Need to save something? Use an API.
Need to retrieve some data? Use an API.
Anything that would traditionally be done by a backend server is abstracted away into an API. This lets you build parts of the application out of simple microservices and offload parts you don’t want to build or maintain to third-party services. Which APIs you want to use will depend on your specific use-case. Some parts of the application are time-consuming to build and maintain, so I would offload those to dedicated services. This would also be a good place to use a service like AWS Lambda for the parts of the application that do need some custom code that can’t run in the user’s browser.
Markup is a general term for templates or pre-compiled static content. In a traditional application architecture pages are generated dynamically using a language like PHP. In a JAMstack application the pages are fully or mostly already generated and are stored as static HTML or template files. This way they can be served easily and instantly from the cloud without worrying about an application server.
There are many different way you can do this. Here are a couple:
- Use a static site generator like Jekyll. A static site generator can compile a bunch of markup or text files into static HTML files.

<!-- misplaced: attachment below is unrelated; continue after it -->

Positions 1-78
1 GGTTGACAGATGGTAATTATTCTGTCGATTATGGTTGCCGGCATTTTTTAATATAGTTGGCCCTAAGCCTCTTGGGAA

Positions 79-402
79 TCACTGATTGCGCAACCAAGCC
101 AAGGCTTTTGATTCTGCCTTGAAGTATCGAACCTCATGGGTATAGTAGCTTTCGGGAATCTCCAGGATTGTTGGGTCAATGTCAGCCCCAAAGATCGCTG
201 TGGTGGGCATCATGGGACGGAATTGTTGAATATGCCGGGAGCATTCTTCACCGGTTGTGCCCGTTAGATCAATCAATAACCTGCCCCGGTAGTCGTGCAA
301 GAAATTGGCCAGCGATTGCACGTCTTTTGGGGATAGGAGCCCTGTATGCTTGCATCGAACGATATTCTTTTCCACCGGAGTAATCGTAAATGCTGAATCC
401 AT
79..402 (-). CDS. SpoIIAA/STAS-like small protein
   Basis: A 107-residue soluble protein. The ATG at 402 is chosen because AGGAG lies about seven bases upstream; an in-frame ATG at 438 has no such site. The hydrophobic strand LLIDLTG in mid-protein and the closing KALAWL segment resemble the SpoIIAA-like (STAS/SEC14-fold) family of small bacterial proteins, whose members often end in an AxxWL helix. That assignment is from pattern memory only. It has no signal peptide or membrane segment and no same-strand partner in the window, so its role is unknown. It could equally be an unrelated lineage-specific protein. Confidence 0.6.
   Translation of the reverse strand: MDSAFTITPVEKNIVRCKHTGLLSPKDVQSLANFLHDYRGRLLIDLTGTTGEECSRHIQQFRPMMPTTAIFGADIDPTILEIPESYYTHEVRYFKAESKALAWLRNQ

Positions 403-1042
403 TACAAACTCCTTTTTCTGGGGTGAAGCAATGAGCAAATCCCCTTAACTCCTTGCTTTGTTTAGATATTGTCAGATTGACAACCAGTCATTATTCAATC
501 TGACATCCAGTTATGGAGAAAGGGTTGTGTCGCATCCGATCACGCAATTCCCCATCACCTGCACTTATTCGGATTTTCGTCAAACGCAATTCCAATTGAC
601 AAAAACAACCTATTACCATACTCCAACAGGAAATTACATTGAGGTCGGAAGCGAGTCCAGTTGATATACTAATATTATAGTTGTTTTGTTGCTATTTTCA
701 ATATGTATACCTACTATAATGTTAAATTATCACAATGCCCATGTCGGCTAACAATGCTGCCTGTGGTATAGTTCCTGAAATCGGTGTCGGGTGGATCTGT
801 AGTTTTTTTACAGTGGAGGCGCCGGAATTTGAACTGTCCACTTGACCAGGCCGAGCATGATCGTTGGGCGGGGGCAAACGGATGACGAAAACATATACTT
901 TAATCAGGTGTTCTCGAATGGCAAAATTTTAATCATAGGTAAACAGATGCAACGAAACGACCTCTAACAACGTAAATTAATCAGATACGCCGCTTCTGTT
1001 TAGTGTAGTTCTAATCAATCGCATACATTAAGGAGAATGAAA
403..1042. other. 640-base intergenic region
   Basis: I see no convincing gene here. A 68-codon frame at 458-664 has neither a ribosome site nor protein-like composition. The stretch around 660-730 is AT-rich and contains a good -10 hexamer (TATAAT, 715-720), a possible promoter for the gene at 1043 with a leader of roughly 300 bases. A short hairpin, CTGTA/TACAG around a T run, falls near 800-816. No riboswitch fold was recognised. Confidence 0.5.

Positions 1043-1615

These are not strictly required for JAMstack applications, but they are highly recommended practices.
It is highly recommended that you serve your static content files from a CDN. A CDN serves your site from whichever server the visitor is closest to. This gives you much better site response times.
Sample application architecture
Let’s take a look at how we might build a blog using this stack. Here are the core technologies I would use for this:
- Jekyll is a great tool that lets you generate static HTML out of a variety of formats. You can generate web pages out of plain text, Markdown language, Textile markdown language, etc.
- Amazon CloudFront can store and serve the generated HTML to users around the world rapidly. It can also handle large surges in traffic easily so scale won’t be an issue.
- Algolia provides Search as a Service. Using their API you can have high-quality article search results without needing a server or database.
- Facebook Comments lets you have comments on the site without managing a backend service or user system. Over two billion people use Facebook so it is a natural choice because people will comment more if they don’t need to make a new account to do it.
Using this architecture you can write your articles in plain text or a markdown language, compile the articles into static HTML pages, store the pages in the cloud, and offload users, comments, and search for other people to maintain and develop. That makes everything easy to maintain, host, and develop. I will have to switch this site over to JAMstack in the future!